Nerve cells relay messages, or transfer
information to each other, by producing an
electrochemical signal called the "action
potential" . This signal travels down a part
of the nerve cell called the axon, which is
like a wire that carries the signal to other nerve
cells. On average a nerve cell sends a signal
at about 50 meters per second, which is
over 100 miles an hour!
Depending on a number of factors, signals can be
sent even faster. One important factor is how
myelinated the axon is .
Myelin is a fatty substance that acts as an
electrical insulator, increasing the speed at
which the signal is sent. A highly myelinated
nerve cell can send a signal at up to 120 meters
per second, or nearly 270 miles per hour, quite a
bit faster than an airplane taking off! These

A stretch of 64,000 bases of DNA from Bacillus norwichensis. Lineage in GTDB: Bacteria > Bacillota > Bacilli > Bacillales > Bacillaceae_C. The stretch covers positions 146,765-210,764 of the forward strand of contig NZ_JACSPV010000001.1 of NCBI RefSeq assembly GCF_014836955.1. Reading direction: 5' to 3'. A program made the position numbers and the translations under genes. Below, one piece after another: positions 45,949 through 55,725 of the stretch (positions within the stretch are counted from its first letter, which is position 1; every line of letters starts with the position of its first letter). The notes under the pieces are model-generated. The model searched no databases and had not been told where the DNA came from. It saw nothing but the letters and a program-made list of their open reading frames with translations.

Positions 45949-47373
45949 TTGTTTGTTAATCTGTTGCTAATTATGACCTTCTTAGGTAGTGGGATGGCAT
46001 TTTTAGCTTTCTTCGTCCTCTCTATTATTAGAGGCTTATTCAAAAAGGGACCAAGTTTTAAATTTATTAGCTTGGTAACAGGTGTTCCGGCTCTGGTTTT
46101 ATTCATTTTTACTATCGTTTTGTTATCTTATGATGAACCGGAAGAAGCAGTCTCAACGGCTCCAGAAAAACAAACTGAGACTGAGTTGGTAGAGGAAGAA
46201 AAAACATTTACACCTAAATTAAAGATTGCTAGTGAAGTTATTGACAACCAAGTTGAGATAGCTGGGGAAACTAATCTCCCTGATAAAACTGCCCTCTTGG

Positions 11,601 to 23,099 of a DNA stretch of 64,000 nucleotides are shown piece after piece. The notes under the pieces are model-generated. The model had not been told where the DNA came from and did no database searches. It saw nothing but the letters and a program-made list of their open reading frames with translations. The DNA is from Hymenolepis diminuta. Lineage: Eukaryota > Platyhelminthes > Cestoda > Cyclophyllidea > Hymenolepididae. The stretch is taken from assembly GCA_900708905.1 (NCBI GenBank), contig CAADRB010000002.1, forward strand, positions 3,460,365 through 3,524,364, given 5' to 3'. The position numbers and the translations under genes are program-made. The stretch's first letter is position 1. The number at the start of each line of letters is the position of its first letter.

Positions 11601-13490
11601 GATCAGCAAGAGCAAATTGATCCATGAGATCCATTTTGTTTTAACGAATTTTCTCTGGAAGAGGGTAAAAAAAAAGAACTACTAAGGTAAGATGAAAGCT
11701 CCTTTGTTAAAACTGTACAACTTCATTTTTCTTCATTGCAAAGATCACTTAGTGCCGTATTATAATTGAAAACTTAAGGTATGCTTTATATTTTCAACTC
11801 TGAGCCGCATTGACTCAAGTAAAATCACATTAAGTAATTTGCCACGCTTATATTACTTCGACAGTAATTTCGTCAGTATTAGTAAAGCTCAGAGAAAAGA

quick speeds are the basis for everything the
brain does, from making sense of what your eyes
see to deciding what you're going to have for
Thanks for the great question,
The nervous system can relay messages about at
a speed of 150 meters/second. For context, a
car is only moving at 26.8 meters per second when
driving 60 miles per hour. When you shoot a
bullet, it is close to 350 meters per second. An
interesting thought then is which sense is our
The human nervous system can send signals that
travel faster than 200 miles per hour, which
is more than 328 feet per second! If our nervous
system were slower, we would not be able to react
to a car suddenly braking in front of our car, or
catch a ball before it hits our faces.
That depends on the nervous system. Myelinated
neurons can transmit over speeds of tens of meters
per second, typically around 50 m/s. This is
unique to vertebrates; invertebrate animals
need to increase the diameter of the neuron. That
said, giant squid are able to get signals moving
very fast as well, just by having nerve cells
large enough to be visible to the naked eye.
There is no simple answer.
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